It feels like every report from an MRI of the hip, pelvis or upper thigh seems to come back with “Oh BTW, there’s a mild reaction in the proximal (upper) Hamstring tendon.”
So is a proximal Hamstring tendinopathy normal, is it a common injury or does it occur with other injuries?
How accurate is MRI for diagnosing Hamstring tendinopathy?
MRI is great for picking up small reactions, inflammatory responses and fluid.
It’s not as accurate in detecting structural change but it’s still fairly good.
If it doesn’t show up on the scan, there’s a possibility that you have a very low grade tendinopathy but the chance if it missing a moderate to severe tendinopathy is very unlikely.
How common are Hamstring tendinopathies?
This one is much harder to quantify. There’s no research specifically looking at the incidence of hamstring tendinopathy in people without symptoms.
Clinically we see around one third of MRIs of the hip, pelvis and thigh come back with an incidental finding of hamstring tendinopathy.
Keep in mind that these athletes have pain in and around the area and they’re likely to be moving differently, which can cause overload in tendons.
Hamstrings injuries are also one of the most common recurrent injuries in sport. We explain why injuring a hamstring can become a habit.
Does a Hamstring tendinopathy always cause pain?
Of the hamstring tendinopathies that show up on MRI, less than half are symptomatic.
When we perform our clinical tests for hamstrings loading, they have no pain or weakness.
So despite the MRI finding, it seems to be pain-free and functioning normally.
There are two common hypotheses on why hamstring tendinopathies are commonly seen in scans for other injuries.
One hypothesis is that the tendon will naturally react in any athlete participating in a running sport, and that MRI is so sensitive that it detects these normal reactions.
Another hypothesis is that any alteration to biomechanics, such as an asymmetrical running gait or a limp, will cause overload in adjacent structures and may cause the hamstring tendon to react.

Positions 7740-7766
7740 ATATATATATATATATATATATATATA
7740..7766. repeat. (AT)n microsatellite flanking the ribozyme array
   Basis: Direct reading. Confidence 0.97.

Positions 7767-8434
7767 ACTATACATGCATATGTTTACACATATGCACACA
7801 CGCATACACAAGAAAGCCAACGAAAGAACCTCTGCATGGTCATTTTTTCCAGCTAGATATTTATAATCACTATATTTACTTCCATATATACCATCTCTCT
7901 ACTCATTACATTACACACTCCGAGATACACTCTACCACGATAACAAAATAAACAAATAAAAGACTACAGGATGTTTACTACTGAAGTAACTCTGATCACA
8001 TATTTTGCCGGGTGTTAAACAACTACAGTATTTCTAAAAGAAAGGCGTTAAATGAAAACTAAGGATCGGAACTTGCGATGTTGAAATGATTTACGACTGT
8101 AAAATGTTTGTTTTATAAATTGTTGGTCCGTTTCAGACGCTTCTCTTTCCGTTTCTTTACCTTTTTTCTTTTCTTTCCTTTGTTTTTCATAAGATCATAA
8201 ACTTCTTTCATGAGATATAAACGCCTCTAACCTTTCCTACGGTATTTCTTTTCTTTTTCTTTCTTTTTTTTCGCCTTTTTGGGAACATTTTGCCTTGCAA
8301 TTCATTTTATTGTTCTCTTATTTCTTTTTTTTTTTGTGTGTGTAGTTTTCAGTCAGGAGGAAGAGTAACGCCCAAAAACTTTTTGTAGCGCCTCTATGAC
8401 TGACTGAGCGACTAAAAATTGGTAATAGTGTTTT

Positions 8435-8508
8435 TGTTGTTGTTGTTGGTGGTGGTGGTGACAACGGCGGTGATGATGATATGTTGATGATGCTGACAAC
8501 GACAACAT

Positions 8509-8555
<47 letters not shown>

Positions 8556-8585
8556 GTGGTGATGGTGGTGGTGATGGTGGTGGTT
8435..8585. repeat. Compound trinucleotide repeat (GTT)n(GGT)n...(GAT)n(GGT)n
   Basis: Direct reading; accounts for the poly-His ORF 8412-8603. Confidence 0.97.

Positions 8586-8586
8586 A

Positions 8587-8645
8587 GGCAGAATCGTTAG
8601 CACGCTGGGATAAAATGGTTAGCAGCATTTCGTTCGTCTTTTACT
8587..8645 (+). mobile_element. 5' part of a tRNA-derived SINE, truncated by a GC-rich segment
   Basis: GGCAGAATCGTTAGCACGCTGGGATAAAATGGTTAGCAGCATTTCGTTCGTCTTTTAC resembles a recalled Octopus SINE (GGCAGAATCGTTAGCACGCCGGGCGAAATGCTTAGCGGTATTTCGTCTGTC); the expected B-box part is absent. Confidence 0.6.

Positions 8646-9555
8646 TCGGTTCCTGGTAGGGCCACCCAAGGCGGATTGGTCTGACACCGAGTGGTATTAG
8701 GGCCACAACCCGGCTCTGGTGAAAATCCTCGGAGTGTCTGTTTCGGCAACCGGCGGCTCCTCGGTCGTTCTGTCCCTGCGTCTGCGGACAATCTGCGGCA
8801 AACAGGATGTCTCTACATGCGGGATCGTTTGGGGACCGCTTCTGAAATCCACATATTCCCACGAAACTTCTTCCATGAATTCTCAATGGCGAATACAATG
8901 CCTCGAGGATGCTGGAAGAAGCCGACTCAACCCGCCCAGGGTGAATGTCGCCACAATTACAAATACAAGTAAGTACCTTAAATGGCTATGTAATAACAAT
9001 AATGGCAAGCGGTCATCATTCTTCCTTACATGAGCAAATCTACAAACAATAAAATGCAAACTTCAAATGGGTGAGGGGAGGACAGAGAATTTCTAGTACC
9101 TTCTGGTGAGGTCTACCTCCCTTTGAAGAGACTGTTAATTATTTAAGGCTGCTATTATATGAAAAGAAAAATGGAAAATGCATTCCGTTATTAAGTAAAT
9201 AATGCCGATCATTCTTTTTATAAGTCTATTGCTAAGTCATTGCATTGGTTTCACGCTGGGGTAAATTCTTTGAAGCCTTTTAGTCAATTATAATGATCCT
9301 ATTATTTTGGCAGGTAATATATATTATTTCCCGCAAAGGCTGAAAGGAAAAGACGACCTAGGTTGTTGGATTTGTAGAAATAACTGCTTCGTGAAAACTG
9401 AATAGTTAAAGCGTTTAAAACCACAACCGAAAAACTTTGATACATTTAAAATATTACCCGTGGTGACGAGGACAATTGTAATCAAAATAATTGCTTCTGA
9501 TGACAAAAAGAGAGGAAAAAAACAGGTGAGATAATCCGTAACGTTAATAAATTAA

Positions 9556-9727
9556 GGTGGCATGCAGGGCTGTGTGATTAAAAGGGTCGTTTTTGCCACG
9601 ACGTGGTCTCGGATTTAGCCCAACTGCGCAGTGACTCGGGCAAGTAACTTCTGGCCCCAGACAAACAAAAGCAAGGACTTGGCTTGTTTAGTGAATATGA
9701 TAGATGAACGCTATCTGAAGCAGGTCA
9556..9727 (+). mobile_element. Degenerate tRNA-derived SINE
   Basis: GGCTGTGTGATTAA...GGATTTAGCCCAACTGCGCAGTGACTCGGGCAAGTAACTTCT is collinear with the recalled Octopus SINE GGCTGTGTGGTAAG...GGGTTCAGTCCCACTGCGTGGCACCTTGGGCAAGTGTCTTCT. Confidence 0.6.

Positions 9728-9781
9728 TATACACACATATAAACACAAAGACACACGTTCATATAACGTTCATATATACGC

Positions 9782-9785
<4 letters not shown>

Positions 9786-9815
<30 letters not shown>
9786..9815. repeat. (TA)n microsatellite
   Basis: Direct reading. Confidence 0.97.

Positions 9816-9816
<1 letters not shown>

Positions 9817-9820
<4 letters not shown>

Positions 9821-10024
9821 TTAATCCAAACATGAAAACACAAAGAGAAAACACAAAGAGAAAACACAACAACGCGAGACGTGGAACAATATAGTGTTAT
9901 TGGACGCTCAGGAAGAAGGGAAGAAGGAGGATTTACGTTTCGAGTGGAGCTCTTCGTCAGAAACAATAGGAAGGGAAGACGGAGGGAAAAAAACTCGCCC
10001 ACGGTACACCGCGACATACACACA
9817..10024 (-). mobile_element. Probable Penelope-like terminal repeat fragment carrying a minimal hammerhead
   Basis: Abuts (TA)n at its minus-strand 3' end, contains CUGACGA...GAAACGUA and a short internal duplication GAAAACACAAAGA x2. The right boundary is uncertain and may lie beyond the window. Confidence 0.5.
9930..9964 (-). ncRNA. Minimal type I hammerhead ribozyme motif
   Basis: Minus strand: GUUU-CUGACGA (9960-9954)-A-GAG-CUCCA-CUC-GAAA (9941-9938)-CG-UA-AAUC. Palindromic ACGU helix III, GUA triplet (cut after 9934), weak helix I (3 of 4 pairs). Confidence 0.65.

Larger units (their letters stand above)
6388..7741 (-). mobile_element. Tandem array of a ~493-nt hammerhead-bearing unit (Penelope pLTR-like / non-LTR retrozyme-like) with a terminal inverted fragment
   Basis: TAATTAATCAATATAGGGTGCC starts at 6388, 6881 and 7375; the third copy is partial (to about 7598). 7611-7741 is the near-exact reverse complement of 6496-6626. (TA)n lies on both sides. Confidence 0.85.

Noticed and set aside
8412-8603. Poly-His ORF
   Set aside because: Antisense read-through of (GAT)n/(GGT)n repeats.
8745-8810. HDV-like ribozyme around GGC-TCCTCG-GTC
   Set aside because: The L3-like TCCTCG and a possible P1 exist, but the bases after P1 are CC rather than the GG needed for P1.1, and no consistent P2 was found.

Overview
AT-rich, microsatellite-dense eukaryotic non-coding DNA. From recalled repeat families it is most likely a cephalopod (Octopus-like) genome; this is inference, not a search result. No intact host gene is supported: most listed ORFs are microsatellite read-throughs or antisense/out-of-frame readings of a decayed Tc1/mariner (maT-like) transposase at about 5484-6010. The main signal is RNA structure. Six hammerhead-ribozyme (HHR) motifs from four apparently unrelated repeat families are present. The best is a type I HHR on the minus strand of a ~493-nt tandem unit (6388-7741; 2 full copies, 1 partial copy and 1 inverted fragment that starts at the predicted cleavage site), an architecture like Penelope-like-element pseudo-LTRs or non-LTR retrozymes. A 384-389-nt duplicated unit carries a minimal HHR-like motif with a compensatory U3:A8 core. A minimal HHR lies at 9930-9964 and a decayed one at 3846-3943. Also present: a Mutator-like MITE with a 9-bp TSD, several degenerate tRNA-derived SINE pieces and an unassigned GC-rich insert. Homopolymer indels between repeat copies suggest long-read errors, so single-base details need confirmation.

What are the best exercises for treating a Hamstring tendinopathy?
If you’ve got a hamstring tendinopathy on MRI but you don’t have symptoms, it’s not necessary to start rehab for te MRI finding.
That’s not to say that you won’t benefit from hamstrings strength work – everyone will benefit from being stronger.
It’s just not essential to address an injury that’s not causing any symptoms.
If you are experiencing symptoms, or if you wanted to bulletproof your hamstrings, here are the best options for exercises.
This type of exercises involves the muscle slowly lengthening under tension and it’s great for tendon health.
In this category, the single leg deadlift is king. It’s simple and very effective.
This type of exercise involves the muscle under tension but without moving.
For this one, my favourite option is a reverse plank.
Plyo exercises involves bouncy or explosive movements such as jumping.
While these exercises are great for healthy tendons, I would be cautious about introducing them too early in rehab for a tendinopathy as they can cause inflammatory responses and overload.
Stretching for hamstrings injuries is usually unnecessary and risky.
Tendons don’t like sustained stretch and it tends to cause them to react, no matter how satisfying that stretching feeling is at the time.
There’s also no benefits for muscle length. Stretching actually causes no changes to muscle length beyond the few minutes after you’ve performed the stretch.